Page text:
I couldn’t hit shit with my six shooter. I missed every target.
J Robert Oppenheimer’s 10 year old son, Malachi, watched and nodded his head. “Did you really know my father from the war?” he asked.
“Sure, why not?” I replied.
“Whose side did you fight for?”
“Uh, Abraham Lincoln’s?”
“963rd, 9th battalion, 4th infantry, uhmmm, at the Battle of Waterloo?”
“Did you get injured?”
“Oh yeah. All over.”
Malachi scratched his head. He knew I was full of shit. “Are you sure that you didn’t know my father from the future?” he asked.
“How do you know about that?”
“He has a time machine in the barn.”
Malachi took me into the barn and lifted a large tarp off a time weapon—a similar looking time weapon that sent Mr. Ree, Oppenheimer, and myself back to 1879.
“Does it work?” I asked Malachi.
“Of course. My father built it. He can make anything work.”
Oppenheimer stood at the entryway of the barn. “That’s enough Malachi,” he said. “You run along now.”
Malachi shook his head. “Yes father,” he said and went back to tending to his chores.
“Why didn’t you tell me about this, Bob?” I asked Oppenheimer.
“It doesn’t work.”
“Malachi says it does.”
Oppenheimer paced back and forth, rubbing his hand across his face. “Look,” he said, “we can go over this all day. Sure, I can send you to the future, the past, whatever. But it’s almost impossible to get you back to YOUR timeline. I’m sorry James. But we need to look at the present. You’re here. Mr. Ree is here. I need help. This community needs your help. Please help me. I can’t fight Dickleburg on my own.”
I thought through his words. “You love Malachi,” I said. “But did you know that I have a child back in that timeline? If there is a chance, however slim, to get back there, I have to take it. Wouldn’t you do the same if you were me?”
Oppenheimer nodded. “If I’m going to help you,” he said, “then we have to secure these goldmines. There’s a property in gold that makes these time weapons work. To secure the mines, we have to defeat Dickleburg.”
I pulled out my Korth 357.
“I’m no good with those six shooters,” I replied. “But I can shoot a fly’s dick off with this 357. Can you help me make more bullets?”
“Bob,” I said, “you know us. Just set us free and we won’t cause trouble.”
Sheriff J Robert Oppenheimer locked Mr. Ree and me in jail. He sat behind his desk. He look tired, haggard, and was pounding a whiskey bottle.
“Sorry boys,” he replied. “But we have enough trouble with Dillon B Dickleburg coming into town and buying up all the gold mines. This town is a powder keg.”
“Well shit Bob! You are a man of science. You said that gold was a part of your time travel weapon. Just build another time machine and send us back to our timeline.”
“Like I said, even if I could do that, it’s highly improbable that I can get you back. In fact, it’s definitely impossible with 19th Century technology.”
“Have you even tried? Come on, you were a legend in our timeline. What happened to you?”
“You just don’t understand.”
A ten year old boy then walked into the jailhouse. He went up to Oppenheimer and gave him a hug.
“Who are these men papa?” the boy asked.
“These are just strangers Malachi, now go home to your mother. She’s been looking for you,” he replied.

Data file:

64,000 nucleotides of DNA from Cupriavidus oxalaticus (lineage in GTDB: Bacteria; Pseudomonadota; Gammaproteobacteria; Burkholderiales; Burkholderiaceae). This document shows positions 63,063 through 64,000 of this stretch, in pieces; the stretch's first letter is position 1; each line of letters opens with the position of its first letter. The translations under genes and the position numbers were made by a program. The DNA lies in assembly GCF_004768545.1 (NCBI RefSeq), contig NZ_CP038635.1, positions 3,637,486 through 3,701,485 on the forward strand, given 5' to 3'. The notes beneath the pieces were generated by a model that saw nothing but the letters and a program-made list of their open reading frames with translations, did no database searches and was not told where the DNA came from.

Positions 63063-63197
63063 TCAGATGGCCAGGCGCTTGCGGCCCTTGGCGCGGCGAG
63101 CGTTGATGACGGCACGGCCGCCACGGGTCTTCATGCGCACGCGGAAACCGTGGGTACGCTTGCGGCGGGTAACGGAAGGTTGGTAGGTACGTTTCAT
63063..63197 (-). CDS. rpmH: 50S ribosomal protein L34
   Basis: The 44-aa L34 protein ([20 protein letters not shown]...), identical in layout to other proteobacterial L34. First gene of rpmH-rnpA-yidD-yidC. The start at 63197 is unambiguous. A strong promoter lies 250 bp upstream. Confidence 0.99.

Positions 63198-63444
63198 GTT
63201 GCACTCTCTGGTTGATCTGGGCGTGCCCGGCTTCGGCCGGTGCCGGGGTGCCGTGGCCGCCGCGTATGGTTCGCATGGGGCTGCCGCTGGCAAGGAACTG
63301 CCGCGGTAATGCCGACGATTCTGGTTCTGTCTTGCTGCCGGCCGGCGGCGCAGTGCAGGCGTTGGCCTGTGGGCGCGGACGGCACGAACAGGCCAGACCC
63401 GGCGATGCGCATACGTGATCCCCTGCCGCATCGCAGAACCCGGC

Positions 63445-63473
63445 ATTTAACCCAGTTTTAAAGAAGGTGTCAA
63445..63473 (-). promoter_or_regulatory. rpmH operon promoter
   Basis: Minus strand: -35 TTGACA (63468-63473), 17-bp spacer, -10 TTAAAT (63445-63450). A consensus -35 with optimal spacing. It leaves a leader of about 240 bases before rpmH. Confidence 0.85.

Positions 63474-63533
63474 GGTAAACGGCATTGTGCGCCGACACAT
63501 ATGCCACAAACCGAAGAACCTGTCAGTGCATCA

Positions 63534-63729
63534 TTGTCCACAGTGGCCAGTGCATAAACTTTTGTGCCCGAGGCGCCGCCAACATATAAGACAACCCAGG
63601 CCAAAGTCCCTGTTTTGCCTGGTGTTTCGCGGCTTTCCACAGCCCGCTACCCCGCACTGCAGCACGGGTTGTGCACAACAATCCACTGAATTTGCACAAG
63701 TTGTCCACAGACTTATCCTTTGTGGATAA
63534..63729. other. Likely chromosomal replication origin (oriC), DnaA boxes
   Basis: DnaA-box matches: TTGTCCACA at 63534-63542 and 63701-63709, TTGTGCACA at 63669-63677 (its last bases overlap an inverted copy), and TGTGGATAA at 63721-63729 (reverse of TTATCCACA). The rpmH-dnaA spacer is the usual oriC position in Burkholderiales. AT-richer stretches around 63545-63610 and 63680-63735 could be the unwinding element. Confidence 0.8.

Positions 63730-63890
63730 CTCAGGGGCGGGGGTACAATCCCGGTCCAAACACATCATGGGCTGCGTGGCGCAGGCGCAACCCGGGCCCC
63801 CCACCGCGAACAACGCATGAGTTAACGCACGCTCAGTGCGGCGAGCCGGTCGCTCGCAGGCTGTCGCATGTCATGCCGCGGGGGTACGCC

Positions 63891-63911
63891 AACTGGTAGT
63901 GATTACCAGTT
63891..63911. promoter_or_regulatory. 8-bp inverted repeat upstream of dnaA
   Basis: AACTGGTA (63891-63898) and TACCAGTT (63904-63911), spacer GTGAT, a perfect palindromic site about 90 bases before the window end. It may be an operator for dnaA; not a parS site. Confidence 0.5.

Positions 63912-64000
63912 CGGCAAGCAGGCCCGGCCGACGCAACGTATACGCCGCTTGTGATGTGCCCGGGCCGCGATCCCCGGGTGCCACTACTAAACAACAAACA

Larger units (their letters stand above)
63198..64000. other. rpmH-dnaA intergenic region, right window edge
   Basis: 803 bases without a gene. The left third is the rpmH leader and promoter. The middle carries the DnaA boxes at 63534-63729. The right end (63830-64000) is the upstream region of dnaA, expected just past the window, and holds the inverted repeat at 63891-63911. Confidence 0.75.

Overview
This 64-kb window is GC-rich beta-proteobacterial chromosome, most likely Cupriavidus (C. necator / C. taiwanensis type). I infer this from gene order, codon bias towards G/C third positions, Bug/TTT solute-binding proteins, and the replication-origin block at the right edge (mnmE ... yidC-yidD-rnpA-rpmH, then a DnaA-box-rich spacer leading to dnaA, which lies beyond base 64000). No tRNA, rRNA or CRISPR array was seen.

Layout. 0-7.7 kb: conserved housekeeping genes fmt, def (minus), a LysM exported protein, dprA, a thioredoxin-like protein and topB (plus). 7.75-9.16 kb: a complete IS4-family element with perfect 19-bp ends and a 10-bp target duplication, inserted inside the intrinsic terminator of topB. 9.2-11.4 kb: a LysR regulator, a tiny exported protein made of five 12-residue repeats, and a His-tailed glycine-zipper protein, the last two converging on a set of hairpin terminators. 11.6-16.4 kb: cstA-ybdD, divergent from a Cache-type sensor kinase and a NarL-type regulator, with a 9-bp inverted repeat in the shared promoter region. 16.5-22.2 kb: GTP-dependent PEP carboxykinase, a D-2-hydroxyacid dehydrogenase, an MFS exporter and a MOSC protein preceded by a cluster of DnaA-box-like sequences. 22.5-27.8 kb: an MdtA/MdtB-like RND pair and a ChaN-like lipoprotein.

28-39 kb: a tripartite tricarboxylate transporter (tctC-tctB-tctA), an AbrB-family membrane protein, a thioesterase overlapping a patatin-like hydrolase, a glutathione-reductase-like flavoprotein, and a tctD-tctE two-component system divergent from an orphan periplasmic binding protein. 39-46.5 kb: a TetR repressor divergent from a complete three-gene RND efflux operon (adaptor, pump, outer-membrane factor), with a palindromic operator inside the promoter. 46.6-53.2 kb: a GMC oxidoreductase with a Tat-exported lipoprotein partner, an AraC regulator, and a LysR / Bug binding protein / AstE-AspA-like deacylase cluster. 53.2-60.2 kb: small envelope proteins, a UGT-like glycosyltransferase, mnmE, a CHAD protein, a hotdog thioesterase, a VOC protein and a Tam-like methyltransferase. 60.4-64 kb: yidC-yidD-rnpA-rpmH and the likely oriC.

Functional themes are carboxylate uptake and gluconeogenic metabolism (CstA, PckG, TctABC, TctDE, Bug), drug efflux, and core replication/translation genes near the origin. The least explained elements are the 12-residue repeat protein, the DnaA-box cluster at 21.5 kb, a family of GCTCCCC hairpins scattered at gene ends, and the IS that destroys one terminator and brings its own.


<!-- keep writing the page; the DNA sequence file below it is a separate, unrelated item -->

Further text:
The boy rushed out of the jailhouse.
“Ohh I get it now,” I said. “You’ve settled down. You traded in your lab coat for a badge.”
Oppenheimer put down the whiskey bottle.
“I arrived in this timeline through the spacetime ripple 15 years before you two showed up,” he said. “I met a woman, we settled down. I now have a son that I’d do anything to protect.”
“I’m just asking for your help,” I replied.
“I killed countless people with those damn nuclear weapons,” Oppenheimer continued. “Not again. I have an opportunity to do it right this time. I’m going to do whatever it takes to protect my family and this community from dangerous people like you.”
“Bob, please,” I said. “We’re not here to cause problems. In fact, if you need assistance handling this Dickleburg fellow, Mr. Ree and I can help.”
“You two have done enough damage.”
There was some commotion outside. I could hear one of the deputies ask “how can I help you Mr. Dickleburg?”
“Ah shit,” Oppenheimer said. He grabbed his shotgun and walked outside. “What seems to be the problem?” he asked.
“Mr. Rockwell up in them hills has been chasing us off that land,” I could hear Dickleburg saying.
“I’ll have you know, Mr. Dickleburg, that Mr. Rockwell is the rightful owner of that property. If he wants to chase you away, he’s well within his right,” Oppenheimer said.
“Why sheriff, all I want to do is offer him a business proposition.”
“Now Mr. Dickleburg, I’d advise you to leave that man alone. If you have a message for him, I’ll make sure he receives it.”
I could hear Dickleburg pull out his six shooter. “I own this town Sheriff,” he said. “I am the rightful owner of that property and all the property around it. That means I own you.”
I could hear the clicking of Oppenheimer’s shotgun. “The people of this town are the rightful owners,” he said. “You go back to that company of yours in Helena and you tell them that if they come back, there will be a bloodbath.”
“I’ll be back,” Dickleburg said. Him and his men galloped away on their horses.
Oppenheimer came back into the jailhouse. He took the keys, opened our jail cell, and handed back the 357.
“Men,” he said, “I now pronounce you deputies of Elkhorn, Montana.”
“It’s hard being a gay man in the old west,” Mr. Ree said.
“Word. Wait…you’re gay?” I asked.
“Well I wouldn’t say I’m gay. But I exclusively have sex with men.”